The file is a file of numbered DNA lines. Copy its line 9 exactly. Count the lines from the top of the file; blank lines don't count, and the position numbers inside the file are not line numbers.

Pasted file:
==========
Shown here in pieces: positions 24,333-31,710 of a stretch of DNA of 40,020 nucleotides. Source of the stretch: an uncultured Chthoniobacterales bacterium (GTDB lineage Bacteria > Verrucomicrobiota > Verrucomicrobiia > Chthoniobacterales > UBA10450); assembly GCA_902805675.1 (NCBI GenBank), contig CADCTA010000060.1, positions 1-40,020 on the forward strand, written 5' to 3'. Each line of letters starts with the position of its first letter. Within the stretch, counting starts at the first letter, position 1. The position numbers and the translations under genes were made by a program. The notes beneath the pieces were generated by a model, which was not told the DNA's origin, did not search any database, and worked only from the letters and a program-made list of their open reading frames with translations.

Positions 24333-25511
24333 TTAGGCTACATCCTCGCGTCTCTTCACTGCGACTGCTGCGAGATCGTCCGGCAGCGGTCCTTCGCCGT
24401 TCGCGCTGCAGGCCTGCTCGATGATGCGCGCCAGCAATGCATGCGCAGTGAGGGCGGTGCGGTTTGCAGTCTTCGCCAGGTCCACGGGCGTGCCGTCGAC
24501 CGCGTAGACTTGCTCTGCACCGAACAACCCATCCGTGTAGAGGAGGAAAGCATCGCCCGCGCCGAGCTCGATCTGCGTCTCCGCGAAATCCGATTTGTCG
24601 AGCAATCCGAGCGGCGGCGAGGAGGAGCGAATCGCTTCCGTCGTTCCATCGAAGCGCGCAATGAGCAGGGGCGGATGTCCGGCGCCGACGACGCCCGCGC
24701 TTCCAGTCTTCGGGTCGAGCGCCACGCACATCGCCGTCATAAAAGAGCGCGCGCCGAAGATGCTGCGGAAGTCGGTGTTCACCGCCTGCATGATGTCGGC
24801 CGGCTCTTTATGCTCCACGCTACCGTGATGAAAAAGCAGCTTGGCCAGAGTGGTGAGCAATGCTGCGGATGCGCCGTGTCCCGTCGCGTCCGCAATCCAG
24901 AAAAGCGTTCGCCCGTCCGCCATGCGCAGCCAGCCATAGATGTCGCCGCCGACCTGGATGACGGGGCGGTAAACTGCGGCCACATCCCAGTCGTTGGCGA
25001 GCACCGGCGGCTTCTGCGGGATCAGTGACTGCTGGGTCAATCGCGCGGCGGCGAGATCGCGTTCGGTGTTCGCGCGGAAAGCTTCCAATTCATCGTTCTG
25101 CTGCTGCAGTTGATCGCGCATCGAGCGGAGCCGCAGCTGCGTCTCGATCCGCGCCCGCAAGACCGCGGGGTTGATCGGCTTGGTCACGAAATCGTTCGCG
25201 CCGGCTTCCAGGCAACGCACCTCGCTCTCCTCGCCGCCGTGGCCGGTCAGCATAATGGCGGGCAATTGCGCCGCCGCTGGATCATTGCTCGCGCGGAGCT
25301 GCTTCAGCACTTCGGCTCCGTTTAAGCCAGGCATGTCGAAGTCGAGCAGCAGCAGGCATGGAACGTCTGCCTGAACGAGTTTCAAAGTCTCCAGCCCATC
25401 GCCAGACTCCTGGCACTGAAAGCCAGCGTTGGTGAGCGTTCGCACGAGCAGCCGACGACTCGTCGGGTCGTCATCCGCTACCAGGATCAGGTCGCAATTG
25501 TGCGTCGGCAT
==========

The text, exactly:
24901 AAAAGCGTTCGCCCGTCCGCCATGCGCAGCCAGCCATAGATGTCGCCGCCGACCTGGATGACGGGGCGGTAAACTGCGGCCACATCCCAGTCGTTGGCGA